With the worst of the COVID-19 pandemic (hopefully) behind us, more artists are emerging from their hiding places to rejoin the live music landscape. As more of your musical peers become comfortable performing for the masses in the weeks, months, and years ahead, booking gigs only figures to become more competitive. (Here in Nashville, it’s already approaching pre-pandemic levels).
So… how do you stay ahead of the curve, and ensure that you remain in the mix to be considered for performance opportunities? We have some tips and insights, acquired through years of navigating the live music landscape.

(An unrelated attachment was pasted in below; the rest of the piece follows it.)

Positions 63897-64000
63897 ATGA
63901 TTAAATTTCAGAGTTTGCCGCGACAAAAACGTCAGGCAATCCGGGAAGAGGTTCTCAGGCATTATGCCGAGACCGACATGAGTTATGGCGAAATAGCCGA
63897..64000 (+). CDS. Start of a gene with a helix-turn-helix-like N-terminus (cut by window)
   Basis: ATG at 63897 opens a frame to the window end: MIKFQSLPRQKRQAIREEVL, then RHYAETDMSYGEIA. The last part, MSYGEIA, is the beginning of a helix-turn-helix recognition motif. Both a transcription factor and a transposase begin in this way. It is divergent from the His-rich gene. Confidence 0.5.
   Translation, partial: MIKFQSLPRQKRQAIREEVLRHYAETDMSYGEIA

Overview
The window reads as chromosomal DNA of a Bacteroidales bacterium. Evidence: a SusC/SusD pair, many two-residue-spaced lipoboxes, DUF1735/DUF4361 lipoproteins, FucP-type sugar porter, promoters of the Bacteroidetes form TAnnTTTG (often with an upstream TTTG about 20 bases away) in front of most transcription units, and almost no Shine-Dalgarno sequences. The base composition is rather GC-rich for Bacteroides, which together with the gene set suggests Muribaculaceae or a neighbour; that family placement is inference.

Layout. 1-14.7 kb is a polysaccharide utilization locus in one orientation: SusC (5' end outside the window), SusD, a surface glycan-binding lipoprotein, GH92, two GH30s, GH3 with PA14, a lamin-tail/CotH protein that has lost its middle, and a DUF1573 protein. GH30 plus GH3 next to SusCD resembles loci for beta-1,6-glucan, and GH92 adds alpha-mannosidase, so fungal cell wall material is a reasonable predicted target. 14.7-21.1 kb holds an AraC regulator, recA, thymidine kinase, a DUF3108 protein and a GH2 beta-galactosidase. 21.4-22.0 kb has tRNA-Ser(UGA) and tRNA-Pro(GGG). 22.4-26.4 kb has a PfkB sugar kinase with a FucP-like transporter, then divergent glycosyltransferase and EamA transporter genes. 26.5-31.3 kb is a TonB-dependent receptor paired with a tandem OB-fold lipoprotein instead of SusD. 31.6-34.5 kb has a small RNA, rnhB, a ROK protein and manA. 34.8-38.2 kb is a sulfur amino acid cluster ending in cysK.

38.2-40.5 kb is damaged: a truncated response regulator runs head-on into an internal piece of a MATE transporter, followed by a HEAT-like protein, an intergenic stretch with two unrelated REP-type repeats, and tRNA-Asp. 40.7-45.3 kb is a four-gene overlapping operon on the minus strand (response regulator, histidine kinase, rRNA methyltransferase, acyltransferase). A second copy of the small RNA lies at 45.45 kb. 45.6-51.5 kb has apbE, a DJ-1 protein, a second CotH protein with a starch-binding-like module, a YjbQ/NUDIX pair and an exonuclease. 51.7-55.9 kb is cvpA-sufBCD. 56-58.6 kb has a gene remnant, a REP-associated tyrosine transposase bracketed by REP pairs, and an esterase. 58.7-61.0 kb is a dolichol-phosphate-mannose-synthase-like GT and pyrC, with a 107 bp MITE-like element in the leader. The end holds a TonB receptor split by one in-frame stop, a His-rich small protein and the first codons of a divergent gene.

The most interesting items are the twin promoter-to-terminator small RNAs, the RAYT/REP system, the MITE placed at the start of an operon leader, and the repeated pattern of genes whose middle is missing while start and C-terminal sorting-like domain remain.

The digital age brings numerous benefits for the independent creative. It is easier than ever to communicate your message, build community, and find your audience. We have more tools at our disposal to build a platform than ever before. When compared to previous generations and the limitations they experienced, we’re quite fortunate.
However, any society in the midst of rapid growth is bound to experience growing pains, and those of us within the ever-evolving digital landscape are not immune to this reality. Certainly, it is beneficial to have so many ways to build our creative empires. However, it can be so easy to get caught up in learning and utilizing the tools of the trade that we often forget to shut them off. Couple that with the FOMO (that’s Fear Of Missing Out) and comparison culture that digital technology has ushered to the forefront, and it can be difficult to feel like we’re ever truly doing enough.